ROYAL COLLEGE OF OCCUPATIONAL THERAPISTS
This report focuses on the important contribution that occupational therapists can make to support further integration of health and social care in Wales. It looks at the role of occupational therapy in helping older people to remain independent and live in their own communities for as long as possible, preventing or delaying the need for expensive care long-term. The report focuses on three key areas: prevention or delaying the need for care and support; helping older people to remain in their communities; and ensuring equality of access to occupational therapy. It provides recommendations to improve the design and delivery of services and examples of best practice and individual case studies to how occupational therapists can contribution to integrated, person-centred services. These include for occupational therapists to work more closely with general practitioners, take on leadership roles to provide expertise to community providers on the development of person and community centred services; and the development of formal partnership agreements across local housing, health and social care sectors to ensure all older people have access to occupational therapy services.
This report evaluates the performance of government policy on care and support of older people who struggle with day-to-day activities in England during the period 2011 to 2013, using the data and insights from ‘The bigger picture: understanding disability and care in England’s older population’. Part 1 of this report examines the reach of publicly funded support; the unmet need in the older population; and variation and consistency of care and support. Part 2 considers the implications of the Care Act implementation and looks at policy development beyond 2016, focusing on eligible needs after the Act, financial eligibility and the means test after 2016 and mapping, identifying and engaging older population groups. The report concludes that given the feasibility and budget challenges implied by the sheer numbers of older people experiencing difficulties with activities of daily living, a rethink and revolution is required among national and local policymakers around how individuals and families are engaged and supported. This will mean revisiting the balance between consistency and variation in services organised by local authorities, as well as fully integrating and exploiting the different ‘touch points’ and ‘gateways’ available for engaging the older population. It will also mean evaluating which aspects of the vision of the Care Act need to be fulfilled by local authorities directly, or can be devolved to empowered, third-party charities and organisations at a local level.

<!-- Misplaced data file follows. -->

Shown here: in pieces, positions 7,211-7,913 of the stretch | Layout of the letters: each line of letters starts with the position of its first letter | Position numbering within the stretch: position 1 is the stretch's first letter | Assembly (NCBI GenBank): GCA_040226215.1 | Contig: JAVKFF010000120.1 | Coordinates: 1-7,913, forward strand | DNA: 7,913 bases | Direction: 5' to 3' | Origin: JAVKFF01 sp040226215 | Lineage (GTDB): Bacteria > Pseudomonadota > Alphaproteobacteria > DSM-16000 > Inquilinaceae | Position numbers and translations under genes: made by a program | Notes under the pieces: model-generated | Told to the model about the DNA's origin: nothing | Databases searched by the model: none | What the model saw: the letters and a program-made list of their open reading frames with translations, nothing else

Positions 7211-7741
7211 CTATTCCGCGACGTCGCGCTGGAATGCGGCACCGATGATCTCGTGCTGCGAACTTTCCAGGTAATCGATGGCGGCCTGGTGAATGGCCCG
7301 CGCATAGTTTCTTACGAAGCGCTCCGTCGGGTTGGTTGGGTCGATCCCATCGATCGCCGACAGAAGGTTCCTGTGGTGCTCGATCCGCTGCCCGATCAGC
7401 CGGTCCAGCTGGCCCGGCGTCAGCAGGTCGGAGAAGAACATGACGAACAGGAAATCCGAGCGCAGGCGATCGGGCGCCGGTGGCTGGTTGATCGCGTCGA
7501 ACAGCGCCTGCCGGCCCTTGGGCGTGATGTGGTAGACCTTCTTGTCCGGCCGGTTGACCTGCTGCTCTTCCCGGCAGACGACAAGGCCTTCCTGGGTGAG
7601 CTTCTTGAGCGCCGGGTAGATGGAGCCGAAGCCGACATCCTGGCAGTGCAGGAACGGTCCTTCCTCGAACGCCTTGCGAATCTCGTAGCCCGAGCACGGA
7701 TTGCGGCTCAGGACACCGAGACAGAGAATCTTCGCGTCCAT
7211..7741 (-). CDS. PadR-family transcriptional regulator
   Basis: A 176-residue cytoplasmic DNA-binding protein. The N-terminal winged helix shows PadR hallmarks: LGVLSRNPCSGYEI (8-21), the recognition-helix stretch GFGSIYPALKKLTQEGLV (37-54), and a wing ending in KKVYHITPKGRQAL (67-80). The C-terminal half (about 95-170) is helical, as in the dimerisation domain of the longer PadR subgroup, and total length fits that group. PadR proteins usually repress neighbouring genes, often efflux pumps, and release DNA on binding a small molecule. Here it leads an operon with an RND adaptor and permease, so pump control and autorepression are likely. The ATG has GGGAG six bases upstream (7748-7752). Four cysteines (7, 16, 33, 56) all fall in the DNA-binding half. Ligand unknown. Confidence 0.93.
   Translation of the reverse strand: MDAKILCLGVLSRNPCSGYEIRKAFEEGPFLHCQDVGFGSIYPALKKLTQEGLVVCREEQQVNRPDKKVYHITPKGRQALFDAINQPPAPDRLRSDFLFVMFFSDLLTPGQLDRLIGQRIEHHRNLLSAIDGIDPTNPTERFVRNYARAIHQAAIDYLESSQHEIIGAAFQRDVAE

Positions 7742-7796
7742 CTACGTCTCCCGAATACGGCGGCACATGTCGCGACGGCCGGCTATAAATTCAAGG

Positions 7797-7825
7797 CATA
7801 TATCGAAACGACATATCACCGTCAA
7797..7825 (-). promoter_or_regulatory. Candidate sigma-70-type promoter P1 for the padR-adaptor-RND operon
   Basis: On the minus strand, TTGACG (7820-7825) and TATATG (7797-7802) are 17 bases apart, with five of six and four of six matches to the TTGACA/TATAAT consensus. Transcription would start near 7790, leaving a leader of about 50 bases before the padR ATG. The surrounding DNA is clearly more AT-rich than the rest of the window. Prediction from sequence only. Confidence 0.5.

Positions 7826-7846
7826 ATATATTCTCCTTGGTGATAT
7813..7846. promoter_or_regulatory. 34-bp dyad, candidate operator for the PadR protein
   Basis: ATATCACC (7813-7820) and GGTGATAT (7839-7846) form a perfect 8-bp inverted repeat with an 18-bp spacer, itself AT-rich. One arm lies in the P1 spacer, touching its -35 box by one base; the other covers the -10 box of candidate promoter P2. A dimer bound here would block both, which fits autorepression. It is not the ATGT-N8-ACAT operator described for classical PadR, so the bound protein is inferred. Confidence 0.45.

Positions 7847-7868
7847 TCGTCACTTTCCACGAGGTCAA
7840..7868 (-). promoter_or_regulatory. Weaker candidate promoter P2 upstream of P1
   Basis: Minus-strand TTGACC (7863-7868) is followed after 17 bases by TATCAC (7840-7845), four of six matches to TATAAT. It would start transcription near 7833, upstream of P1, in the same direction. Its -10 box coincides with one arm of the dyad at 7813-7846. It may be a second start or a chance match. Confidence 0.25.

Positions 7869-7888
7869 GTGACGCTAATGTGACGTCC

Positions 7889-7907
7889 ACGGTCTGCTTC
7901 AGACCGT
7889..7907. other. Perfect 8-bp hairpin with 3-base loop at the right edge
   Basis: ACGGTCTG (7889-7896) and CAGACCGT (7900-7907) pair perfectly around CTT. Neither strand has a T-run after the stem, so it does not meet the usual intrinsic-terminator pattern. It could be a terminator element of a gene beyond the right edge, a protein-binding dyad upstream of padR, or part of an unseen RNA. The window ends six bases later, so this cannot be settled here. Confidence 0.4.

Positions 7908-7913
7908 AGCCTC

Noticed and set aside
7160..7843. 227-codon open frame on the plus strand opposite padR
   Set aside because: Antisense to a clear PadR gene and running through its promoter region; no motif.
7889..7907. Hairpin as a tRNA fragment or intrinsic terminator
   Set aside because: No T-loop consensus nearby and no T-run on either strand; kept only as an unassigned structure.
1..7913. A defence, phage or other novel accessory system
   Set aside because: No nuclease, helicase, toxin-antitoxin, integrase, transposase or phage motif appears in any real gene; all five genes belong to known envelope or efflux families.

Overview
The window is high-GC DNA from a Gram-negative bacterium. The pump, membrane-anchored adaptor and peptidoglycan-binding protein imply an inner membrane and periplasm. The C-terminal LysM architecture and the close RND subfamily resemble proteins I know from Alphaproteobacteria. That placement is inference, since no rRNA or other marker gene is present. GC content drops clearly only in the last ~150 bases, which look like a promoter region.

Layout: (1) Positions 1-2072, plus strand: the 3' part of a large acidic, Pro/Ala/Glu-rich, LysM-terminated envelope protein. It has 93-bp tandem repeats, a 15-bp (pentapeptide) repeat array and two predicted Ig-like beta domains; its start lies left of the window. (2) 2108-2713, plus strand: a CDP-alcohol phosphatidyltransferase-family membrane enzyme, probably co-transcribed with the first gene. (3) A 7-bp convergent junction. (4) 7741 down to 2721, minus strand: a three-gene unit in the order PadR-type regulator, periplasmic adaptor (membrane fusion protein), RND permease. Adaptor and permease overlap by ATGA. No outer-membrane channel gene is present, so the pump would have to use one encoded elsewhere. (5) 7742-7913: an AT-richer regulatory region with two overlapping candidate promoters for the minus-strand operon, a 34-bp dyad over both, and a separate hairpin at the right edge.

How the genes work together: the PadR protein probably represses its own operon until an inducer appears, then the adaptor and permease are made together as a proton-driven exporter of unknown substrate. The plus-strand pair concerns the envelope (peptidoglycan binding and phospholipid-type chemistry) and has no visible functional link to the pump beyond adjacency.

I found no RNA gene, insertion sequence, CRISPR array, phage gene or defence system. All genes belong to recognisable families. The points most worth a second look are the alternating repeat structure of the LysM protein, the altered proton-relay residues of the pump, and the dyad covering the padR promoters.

This is one of a series of quick, online guides providing practical tips and case studies to support health and care systems. It provides practical resources and information for Clinical Commissioning Groups (CCGs) from a range of national and local organisations on how housing and health can work together to prevent and reduce hospital admissions, length of stay, delayed discharge, readmission rates and ultimately improve outcomes. Specifically, the guide describes: how housing can help prevent people from being admitted to hospital – by enabling access to home interventions (social prescribing), improving affordable warm homes (safe, warm housing), improving suitability and accessibility, and providing housing support; how housing can help people be discharged from hospital – through coordination of services, provision of step down services, and accessible housing design; and how housing can support people to remain independent in the community – by enabling informed decisions about home and housing options, providing assistive technology and community equipment, supporting social inclusion, providing supported housing, and promoting healthy lifestyles.
Results 51 - 60 of 61